British adventurer Glen Burmeister has set off on a journey he hopes will make him a Guinness Book of Records title holder… again.
Earlier this month, Burmeister boarded his elliptical bike in Australia’s most northern city Darwin with a plan to travel along the Stuart Highway to the city of Adelaide on the country’s southern coast.
Wondering what an elliptical bike is? Well, think about the elliptical cross trainer you would find at your local gym, but instead of being stationery, Burmeister’s elliptical is mobile.
Elliptical bikes are primarily driven using your legs, and most are combination designs having handle-levers attached to each pedal-link to enable a burden on the arms to provide a secondary source of driving power. The machine stimulates stair climbing but with lower impact on the user’s joints.
The user grips the handles below shoulder height and pushes and pulls them while shuffling the feet back and forth within elliptically-shaped paths. Thus the oscillating handle motions are dependently coordinated with the constrained pedal motions.
This means that Bermeister will be standing all the way south and climbing stairs’ as he goes!
But Burmeister’s is less worried about climbing stairs for more than 3,000 kilometres than he is about other road users. He told the ABC that his biggest concern is the road trains – the long multi-trailer trucks hauling freight between the two cities.
“I’ll wait and see,” he said of his concern over the road trains.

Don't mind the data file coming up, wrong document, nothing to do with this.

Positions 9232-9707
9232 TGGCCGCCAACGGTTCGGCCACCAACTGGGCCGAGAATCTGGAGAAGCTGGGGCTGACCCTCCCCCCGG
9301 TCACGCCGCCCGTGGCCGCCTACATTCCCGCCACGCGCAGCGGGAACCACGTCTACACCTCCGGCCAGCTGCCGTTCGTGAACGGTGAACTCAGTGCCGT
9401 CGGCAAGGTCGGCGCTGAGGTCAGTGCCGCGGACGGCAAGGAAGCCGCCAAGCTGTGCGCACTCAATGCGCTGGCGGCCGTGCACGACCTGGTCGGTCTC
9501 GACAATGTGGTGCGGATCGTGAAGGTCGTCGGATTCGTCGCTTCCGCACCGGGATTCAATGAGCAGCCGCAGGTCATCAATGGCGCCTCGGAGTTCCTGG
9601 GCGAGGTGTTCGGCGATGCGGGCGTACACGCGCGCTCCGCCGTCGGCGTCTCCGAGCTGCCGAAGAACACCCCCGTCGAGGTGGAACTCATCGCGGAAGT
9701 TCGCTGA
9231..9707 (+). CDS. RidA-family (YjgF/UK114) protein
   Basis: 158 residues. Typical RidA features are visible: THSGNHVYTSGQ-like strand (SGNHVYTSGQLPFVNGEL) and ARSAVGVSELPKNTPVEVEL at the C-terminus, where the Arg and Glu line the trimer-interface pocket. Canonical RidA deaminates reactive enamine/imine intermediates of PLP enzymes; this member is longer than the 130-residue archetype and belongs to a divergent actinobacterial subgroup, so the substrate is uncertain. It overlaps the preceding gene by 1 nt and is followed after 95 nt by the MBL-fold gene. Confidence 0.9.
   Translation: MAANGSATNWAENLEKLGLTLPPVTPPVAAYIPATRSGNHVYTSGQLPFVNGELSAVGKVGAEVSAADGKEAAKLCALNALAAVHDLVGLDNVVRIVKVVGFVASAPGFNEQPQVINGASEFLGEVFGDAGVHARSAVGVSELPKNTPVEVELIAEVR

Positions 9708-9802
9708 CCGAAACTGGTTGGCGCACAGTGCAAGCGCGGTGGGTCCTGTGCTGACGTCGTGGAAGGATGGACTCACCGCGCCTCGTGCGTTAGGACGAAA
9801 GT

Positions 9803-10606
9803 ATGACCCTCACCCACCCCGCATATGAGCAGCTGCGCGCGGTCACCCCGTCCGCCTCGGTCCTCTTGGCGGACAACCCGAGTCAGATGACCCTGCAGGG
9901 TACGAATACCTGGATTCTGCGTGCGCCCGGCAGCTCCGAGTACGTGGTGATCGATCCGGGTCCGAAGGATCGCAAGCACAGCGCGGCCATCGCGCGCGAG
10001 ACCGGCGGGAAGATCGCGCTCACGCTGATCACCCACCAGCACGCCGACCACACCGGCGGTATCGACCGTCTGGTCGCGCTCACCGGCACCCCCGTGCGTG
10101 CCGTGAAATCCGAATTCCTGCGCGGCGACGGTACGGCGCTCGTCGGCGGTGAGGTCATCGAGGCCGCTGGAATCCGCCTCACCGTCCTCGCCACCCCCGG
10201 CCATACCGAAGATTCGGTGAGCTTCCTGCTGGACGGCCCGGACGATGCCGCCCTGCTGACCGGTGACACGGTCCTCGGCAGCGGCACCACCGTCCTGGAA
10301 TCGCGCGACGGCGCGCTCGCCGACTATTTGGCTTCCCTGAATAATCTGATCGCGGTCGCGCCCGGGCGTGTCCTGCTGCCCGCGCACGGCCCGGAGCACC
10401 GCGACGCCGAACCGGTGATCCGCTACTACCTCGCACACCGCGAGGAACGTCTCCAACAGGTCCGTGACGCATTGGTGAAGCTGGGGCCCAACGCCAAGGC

“Drivers notoriously don’t like cyclists in the UK. But I’ve found on this, people are a lot more courteous with me. Even the truckers.
“I’ve had them slow down. One even stopped and gave me water. It’s a bit unusual for them.”
But Burmeister is no rooky. The Brit holds several elliptical bike records. He has crossed the United States from north to south then immediately west to east. He has also used this unconventional mode of transport to cross Europe from Norway to Spain and has visited eleven European countries in seven days.
“Attempting one type of record after the next gets a bit monotonous. This has kept it fresh and I can’t wait, he said of his choice of transport ahead of his departure from Darwin.
He says the ElliptiGo takes some getting used to.
“My feet felt numb at first,” he said.
“Riding mile after mile really hurts your feet. The elliptical cycle takes a bit more getting used to.
“If you’re a strong cyclist you can take to it pretty easily.
“I think if you’ve got two quality athletes the bike would probably win. I overtake most cyclists on the road.”
As with any endurance sport, athletes face the problem of consuming enough calories during their adventure. Ranulph Fiennes and Mike Stroud kept up their energy levels when they walked across Antarctica in 1993 by fuelling up on butter. But Burmeister says he eats whatever he can find at a roadhouse.
“I just eat what I can get, basically… even if it’s chips and pies at the roadhouse.
“It’s hard to get all the calories you need. You can be burning 7,000-8,000 calories a day.
“I carry a bottle of oil and just pour that over. You make up a bowl of porridge and drown it in olive oil.”
IMAGE: Glen Burmeister (via Facebook)